Magpies, gulls, even mud larks and swallows dart and dive about her, trying to distract her from her task, to divert her attention and repel her from their patch. But she is not pressed. She will not be moved. She will fold her elegant wings and dive only when the time is right, or stretch them further and beat in a wheeling turn that carries her to another possibility.
Sometimes, if I am lucky, she will settle just beyond my frame of glass and I am utterly awed. I understand in every cell of my being how Hopkins 'Stirred for a bird, —the achieve of; the mastery of the thing'. 

And I feel blessed.


Monday, 8 December 2014

I used to be a christmas tree nazi

I used to be a Christmas tree Nazi. I really did. When Number 1 son was just a little bloke, I would climb the step-stool to hang the lights and then he would cheerfully loop all his favourite ornaments around the branches he could reach. The lower branches would be a festive cacophony, while the top remained tastefully minimal. 

There would be mutual congratulation and plentiful admiration. And then, as soon as he was in bed, I would begin to rearrange, relocate and reduce. Every year. Without fail. On the first Saturday of December. 

Shame on me.

Today, when Dr Dad and I went down to select the tree from the local farm, Mr 16 didn't want to come. He can't cope with watching the ceremonial chopping down of the tree. It makes his heart ache to think that this glorious green-scented beauty must sacrifice  four years of development for our Yule-time pleasure. He can't watch.

 So when I finally collected the dusty boxes marked 'Super Fragile' from the shed, it was only child number three, Girlchild — Miss 14, who was keen to be part of the annual decorating ritual.

Like me, she revels in the rediscovery of the treasures that have been boxed away all year. But she's not systematic or ordered about it. She bounced joyfully between the boxes and the tree, leaving a trail of bubble-wrap in her wake, singing as she went or chatting incessantly over the soundtrack of the cheesy Christmas movie I had chosen. I just sat and watched.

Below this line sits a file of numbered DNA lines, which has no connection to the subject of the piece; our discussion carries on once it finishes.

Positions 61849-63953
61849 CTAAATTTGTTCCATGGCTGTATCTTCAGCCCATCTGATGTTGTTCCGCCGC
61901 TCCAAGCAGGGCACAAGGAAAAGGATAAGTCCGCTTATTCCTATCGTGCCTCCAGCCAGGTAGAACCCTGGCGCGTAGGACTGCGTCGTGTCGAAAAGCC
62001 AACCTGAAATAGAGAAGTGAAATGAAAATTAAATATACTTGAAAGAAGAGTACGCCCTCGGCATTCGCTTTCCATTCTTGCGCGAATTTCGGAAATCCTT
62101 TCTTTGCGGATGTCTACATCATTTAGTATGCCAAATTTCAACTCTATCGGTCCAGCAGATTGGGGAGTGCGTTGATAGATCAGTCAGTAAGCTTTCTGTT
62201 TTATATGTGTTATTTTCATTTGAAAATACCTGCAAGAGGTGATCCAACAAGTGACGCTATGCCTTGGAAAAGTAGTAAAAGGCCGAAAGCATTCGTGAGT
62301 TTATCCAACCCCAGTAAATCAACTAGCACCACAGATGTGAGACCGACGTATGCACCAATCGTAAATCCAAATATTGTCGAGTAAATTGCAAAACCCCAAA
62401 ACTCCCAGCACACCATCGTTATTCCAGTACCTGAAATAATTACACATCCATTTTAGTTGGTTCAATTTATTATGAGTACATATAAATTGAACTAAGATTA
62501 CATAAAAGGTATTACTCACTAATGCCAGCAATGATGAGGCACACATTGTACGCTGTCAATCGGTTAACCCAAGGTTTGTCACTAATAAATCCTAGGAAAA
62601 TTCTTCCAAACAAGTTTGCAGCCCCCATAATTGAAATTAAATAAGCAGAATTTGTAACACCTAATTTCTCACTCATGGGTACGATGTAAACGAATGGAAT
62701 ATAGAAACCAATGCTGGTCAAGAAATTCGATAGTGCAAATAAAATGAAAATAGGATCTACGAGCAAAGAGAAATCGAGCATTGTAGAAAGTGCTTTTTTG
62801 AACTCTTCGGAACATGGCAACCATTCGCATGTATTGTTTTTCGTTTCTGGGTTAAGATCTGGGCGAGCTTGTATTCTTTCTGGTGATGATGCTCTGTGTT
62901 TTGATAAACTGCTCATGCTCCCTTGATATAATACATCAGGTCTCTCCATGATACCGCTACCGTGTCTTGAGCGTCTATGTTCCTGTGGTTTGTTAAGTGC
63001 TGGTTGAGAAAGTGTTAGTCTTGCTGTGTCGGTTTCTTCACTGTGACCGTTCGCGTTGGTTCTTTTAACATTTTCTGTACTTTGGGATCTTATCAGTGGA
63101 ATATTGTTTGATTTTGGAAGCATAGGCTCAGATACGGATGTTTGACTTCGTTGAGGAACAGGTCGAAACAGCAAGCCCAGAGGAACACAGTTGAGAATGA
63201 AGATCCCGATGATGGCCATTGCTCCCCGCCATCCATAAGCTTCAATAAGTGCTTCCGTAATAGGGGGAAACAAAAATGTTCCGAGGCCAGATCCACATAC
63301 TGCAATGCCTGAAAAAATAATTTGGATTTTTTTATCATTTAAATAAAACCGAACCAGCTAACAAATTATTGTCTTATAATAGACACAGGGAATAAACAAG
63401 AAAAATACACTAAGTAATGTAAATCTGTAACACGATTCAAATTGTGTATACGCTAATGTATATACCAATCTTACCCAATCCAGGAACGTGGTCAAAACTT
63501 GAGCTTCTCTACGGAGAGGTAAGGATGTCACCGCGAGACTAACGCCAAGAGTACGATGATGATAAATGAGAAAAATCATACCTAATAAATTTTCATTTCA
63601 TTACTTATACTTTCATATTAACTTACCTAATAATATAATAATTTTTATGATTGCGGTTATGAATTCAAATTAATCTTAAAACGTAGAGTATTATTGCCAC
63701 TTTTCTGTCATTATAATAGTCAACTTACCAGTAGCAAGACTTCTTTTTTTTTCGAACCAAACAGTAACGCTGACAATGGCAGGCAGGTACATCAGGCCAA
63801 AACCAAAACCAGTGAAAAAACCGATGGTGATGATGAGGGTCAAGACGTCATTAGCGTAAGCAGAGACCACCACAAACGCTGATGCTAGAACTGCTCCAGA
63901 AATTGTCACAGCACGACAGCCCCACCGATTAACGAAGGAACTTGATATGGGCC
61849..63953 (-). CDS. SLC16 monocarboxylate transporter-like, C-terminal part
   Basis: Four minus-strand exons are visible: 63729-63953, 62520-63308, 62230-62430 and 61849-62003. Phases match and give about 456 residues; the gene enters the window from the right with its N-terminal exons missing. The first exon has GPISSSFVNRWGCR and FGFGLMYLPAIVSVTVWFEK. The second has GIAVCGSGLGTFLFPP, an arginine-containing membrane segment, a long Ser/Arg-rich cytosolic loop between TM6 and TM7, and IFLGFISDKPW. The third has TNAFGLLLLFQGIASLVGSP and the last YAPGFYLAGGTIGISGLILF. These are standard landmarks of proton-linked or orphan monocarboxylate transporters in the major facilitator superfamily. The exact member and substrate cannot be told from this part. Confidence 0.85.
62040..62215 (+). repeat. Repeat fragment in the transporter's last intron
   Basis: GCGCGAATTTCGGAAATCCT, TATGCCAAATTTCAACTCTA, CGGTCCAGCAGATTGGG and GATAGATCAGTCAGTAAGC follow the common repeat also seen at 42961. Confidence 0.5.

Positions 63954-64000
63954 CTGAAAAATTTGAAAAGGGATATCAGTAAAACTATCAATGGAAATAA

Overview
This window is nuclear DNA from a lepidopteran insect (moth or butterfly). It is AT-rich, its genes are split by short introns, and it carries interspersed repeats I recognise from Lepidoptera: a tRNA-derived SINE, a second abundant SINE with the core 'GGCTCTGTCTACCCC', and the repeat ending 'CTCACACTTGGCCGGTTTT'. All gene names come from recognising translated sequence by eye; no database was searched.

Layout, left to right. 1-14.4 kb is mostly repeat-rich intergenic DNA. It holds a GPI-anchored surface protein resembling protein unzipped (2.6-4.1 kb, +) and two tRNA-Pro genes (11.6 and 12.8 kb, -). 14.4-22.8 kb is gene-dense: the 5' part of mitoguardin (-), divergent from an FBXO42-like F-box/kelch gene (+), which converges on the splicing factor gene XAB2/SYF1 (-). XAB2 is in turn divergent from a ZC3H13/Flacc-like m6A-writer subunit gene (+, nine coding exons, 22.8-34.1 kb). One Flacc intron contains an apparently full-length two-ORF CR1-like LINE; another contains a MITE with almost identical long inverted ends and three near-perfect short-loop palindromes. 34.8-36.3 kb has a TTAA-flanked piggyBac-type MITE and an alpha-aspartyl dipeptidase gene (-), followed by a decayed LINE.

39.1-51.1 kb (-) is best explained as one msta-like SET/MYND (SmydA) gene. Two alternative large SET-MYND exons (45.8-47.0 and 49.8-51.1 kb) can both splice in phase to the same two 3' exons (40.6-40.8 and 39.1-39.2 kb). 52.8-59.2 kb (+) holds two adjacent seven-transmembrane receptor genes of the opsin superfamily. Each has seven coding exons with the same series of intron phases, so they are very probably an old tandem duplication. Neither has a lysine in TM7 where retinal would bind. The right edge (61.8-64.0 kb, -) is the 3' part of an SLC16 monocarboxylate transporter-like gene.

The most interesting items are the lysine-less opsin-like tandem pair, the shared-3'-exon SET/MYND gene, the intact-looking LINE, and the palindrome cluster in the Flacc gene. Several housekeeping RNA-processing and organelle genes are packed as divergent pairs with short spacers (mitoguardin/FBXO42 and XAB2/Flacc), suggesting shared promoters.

Number one son is already 31 years old and long gone. Mr 16 is a planet who spins in his own solar system. My baby girl is already a teenager. I didn't want to do anything to break the spell.

Finally, as she appraised her handiwork, she expressed how glad that she feels that we don't have one of those catalogue trees made of plastic. Or worse, one like the silver tinsel and wire thing that Grandma has because pine needles make too much mess. Or a perfectly co-ordinated affair, each year a different matching pair of colours: red and gold, green and silver, pink and blue. Like a department store. I always admire those glamorous creations; they're so thoughtfully designed and perfectly balanced. But I too love our mismatched tree. It speaks of my life.

Whenever I have travelled, since my first overseas trip, I have collected ornaments for the tree.  A Tiffany's box from New York, pandas from China, an embroidered royal tea cup from London, Pinocchio from Milan, satin balls from Beijing, beaded beauties from East Africa, silk animals from Malaysia and Korea, hand-painted balls from Paris and Washington, angels from Indonesia. Every one of them tells its own story.

Then there are all the gifts I have received over the years. Irreplaceable hand-made jewels, delicate glass baubles that belie the enduring strength of true friendship, and lovingly chosen ornaments that reflect how well others know me... like the frankfurt Karin brought me from Germany.  Impossible not to smile.

So this year I think I should apologise to Number 1 son for all those years of insulting his aesthetics. It really would have been magic if all three of them had been here to trim the tree together. 

Maybe next year.